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Law Offices of Antoinette Middelton FAQs

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Probate is a court proceeding where a person has died, either with or without a valid will, and a petition is filed to determine who are the rightful heirs and to ensure that all creditors receive notice of the death and have an opportunity to file claims again the decedent’s estate. The cost to probate an estate in California is based on three categories: statutory fees, extraordinary fees, and ordinary fees and costs.

Statutory fees are set by law, meaning by California State Statute. Extraordinary fees are for extra work completed by the personal representative and or probate attorneys in San Diego, CA at an hourly rate, such as fees associated with managing a tenant, selling a home, and tax preparation. Ordinary fees include the court filing fees, and cost to appraise the home before it’s sold, and the premium on a surety bond, if required or ordered by the court. For a modest estate appraised at $575,000 (a home and a small amount of cash), the statutory fee due to the attorney and personal representative (executor) is $14,500 each, plus the extraordinary fees (if any) and approximately $1,822 in cost and fees, excluding the fee for a surety bond, and creditor’s claims, for an average total of $30,822 in fees and costs. The estimated time to complete the process is approximately 12 to 18 months.

A trust is a contract between the Grantee (the person who creates the trust) the trustee (the one who controls the trust), and the beneficiaries (those who are entitled to the benefits of the trust). One of the main benefits of a Revocable Living Trust is privacy; one’s affairs are handled in an attorney’s conference room as opposed to a public courtroom. Also, the process is generally quicker, and the cost is less expensive.

The Grantor can determine how the trust will be operated by the Trustee, and who benefits, how, and when. The Grantor can also create a trust that permits him or her to be the Trustee and given him or herself the right to receive all the benefits from the trust. We often refer to a Revocable Living Trust as a person’s “Book of Instructions.” A well-established advantage to Revocable Living Trusts is the avoidance of probate which is required if a person uses a will to distribute assets after death.

As wills are becoming more popular, especially with young adults (as 2020 saw a 63% increase, according to, this is a great option to keep in mind. To get in contact with a will and trust lawyer San Diego, CA trusts, reach out to us at the Law Offices of Antoinette Middleton today!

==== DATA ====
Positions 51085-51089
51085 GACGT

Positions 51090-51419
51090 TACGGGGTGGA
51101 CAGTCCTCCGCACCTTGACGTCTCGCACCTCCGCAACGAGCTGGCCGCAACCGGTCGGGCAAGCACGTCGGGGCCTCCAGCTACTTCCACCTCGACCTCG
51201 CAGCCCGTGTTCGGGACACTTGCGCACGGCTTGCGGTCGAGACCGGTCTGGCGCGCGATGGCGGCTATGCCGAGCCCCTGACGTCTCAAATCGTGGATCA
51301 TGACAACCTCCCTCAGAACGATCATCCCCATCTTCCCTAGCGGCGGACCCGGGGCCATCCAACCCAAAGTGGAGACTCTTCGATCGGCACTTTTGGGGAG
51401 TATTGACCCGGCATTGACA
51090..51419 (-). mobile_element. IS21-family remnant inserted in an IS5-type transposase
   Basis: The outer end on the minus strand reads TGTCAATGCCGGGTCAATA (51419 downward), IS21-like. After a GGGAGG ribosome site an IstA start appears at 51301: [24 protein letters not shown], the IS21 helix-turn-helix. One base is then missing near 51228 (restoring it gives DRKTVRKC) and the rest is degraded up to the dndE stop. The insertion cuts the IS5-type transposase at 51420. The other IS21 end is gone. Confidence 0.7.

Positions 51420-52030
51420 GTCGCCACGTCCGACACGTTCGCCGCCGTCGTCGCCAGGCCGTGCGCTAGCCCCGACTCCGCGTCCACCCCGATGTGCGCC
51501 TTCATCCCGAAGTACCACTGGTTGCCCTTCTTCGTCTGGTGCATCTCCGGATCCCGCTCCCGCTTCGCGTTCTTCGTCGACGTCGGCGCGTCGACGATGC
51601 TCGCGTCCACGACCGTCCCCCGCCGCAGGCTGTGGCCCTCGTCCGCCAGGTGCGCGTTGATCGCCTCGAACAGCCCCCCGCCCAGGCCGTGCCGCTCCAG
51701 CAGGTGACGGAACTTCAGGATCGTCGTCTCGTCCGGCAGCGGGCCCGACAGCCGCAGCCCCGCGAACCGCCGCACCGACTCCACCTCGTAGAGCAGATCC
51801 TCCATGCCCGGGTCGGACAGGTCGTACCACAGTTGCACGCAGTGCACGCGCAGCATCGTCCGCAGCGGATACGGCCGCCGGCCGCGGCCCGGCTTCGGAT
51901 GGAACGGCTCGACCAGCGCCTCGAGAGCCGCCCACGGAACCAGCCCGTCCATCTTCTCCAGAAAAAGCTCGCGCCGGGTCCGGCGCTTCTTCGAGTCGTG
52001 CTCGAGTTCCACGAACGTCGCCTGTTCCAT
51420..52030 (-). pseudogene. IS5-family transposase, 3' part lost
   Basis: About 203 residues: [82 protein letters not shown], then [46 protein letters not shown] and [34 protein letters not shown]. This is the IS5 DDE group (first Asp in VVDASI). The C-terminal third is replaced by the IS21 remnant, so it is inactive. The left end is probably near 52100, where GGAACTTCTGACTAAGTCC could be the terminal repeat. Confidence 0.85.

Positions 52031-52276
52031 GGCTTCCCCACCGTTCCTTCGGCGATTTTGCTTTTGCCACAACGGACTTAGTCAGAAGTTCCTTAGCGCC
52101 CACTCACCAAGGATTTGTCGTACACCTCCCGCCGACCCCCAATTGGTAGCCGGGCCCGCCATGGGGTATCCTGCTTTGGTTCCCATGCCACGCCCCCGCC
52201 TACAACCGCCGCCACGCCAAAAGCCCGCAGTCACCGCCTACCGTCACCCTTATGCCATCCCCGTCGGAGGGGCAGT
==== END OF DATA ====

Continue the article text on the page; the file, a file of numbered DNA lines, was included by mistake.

If you own assets in your name alone, they may pass from you to the people you love, if you leave a will. Without a will, your assets pass according to the state rules, also known as intestacy. However, assets will pass through your will to your loved ones only if the will is written properly.

A person can better protect loved ones by creating a trust, which can provide protection from creditors, protect children who are not good with money, or those who have problems such as addiction or mental illness, with the use of supplemental trust within the Family Trust. For more information, contact a trust and estate attorney in San Diego, CA.

Most of us become disabled before we die; either mentally disabled as with Alzheimer’s or physically disabled from some ailment or maybe some sort of accident. If you become sick or disabled either temporarily or permanently, who will make decisions for you? A durable power of attorney, once executive, does not need a physician’s letter to state that you are incapacitated.

It allows you to appoint someone you trust to handle your affairs if you cannot do so. If you cannot pay your bills, get records, or make decisions, your family will be prevented from helping you get treatment, pay doctors, or handle Medicare. Without a power of attorney, your family may have to file what is known as a conservatorship of the person and the estate with the probate court, which involves the court and two or more lawyers, and could cost thousands of dollars.

This is why hiring the dependable wills and probate lawyers San Diego, CA trusts is so important. You will want to get these issues sorted ahead of time so your family does not have to worry.

People often confuse the benefits of Medicare with Medi-Cal. Medicare is a health care benefit provided by the federal government to individuals over 65 or under 65 and disabled. Medicare provides insurance for doctor visits, tests, and care provided in a hospital and limited benefits in a nursing home. Medi-Cal is health insurance for the poor. To qualify, a person must not exceed certain income or assets limits. If a person’s income or assets exceed the qualifying limit, he or she might not be eligible; there is no age restriction to qualify. Medicare will only pay 20 days in a nursing home and, in limited situations, it can pay a partial cost of 80 additional days for a total of 100 while Medi-Cal will pay the entire cost of the nursing home. One should note that there could be a recovery of expense paid by Medi-Cal if a person dies owning a home in their name or has other assets, which is called Medi-Cal estate recovery.